Not actually today, obviously.
Elizabeth Macarthur the woman died almost 167 years ago, on 9 February 1850. She was eighty-three years old.
But today I wrote the paragraph in which Elizabeth dies, the final paragraph of the book really, and I felt strangely sad.
It’s been my job to make her come to life on the page and I’ve been working to do so for more years than I care to admit. Yet there she was, having a stroke and quietly dying at Watson’s Bay in the company of Emmeline, her youngest daughter and Dr Anderson, a long-time family friend. It was sad and I hope I can make my readers feel that same soft pang.
The other part of my sadness, though, was less easy to articulate.
For months I’ve been looking forward to reaching this point: to be able to write “and then she died. The End.” Which is not what I actually wrote, of course, but you see my point. It is The End. The end of the research (almost), the end of the first draft, the end of laying down the facts of Elizabeth’s long and interesting life. Did you know that Ludwig Leichhardt called in to Elizabeth Farm for a visit? That Charles Darwin, when he visited Sydney as a young man, dined with Elizabeth’s nephew and his family? That Matthew Flinders was a personal friend?
It’s not as if the book is anywhere near finished. I still want to write an afterword that provides a brief overview of what happened to each of Elizabeth’s surviving children, and their descendants. I still need to work back through all the comments I’ve inserted along the way, little notes to myself saying [check this fact] or [insert some words here about X and Y] or [needs a chapter break here – revise]. I still definitely need to revise and rewrite and revise some more to ensure the whole thing flows with vigour and verve. And the footnotes – OMG the footnotes – have to be checked and consolidated and made consistent and turned into endnotes and a bibliography. What else? Oh yes, then I have to source the relevant maps and images of Elizabeth and her family and their homes (and obtaining the copyright permissions is entirely my responsibility).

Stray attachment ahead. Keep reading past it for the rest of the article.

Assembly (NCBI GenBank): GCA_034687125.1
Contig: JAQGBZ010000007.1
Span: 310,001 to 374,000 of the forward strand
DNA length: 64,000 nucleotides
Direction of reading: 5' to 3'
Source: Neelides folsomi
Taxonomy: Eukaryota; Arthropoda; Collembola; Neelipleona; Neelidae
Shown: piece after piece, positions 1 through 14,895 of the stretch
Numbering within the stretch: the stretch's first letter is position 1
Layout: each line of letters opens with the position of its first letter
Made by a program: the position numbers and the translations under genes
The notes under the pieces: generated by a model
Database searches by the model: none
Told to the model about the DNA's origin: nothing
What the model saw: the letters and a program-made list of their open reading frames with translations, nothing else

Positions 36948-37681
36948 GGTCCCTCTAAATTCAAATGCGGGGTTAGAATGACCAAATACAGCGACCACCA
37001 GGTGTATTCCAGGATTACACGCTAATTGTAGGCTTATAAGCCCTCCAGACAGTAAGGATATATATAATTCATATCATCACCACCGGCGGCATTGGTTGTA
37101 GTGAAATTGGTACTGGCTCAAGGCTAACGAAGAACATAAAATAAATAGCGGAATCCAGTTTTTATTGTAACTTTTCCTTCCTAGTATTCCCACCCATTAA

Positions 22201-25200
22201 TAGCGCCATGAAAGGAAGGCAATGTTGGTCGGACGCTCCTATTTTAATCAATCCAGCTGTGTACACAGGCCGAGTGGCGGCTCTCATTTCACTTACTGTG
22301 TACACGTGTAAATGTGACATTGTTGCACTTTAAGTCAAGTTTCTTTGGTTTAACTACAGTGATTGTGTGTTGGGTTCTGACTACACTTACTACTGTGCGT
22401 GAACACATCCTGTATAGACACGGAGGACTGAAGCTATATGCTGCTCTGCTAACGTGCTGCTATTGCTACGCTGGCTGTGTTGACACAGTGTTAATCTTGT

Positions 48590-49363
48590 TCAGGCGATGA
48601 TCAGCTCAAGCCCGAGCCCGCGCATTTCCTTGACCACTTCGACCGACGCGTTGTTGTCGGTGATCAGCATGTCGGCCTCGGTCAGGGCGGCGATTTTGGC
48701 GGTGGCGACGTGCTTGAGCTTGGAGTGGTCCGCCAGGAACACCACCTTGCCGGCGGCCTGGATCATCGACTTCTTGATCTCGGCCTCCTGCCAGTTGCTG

Then, after all that, it goes to my editor at Text who will no doubt tell me it’s unpublishable, to try harder and to rewrite the whole thing.
So writing the paragraph where Elizabeth dies was going to be, I thought, a positive milestone. An important hurdle after which I’d find myself sort of in the home stretch. And it was – is – both positive and important.
But also sad.
Up until today I was sure I would feel relieved to finish this book. But, even though I’m not finished yet, I’m no longer quite so sure.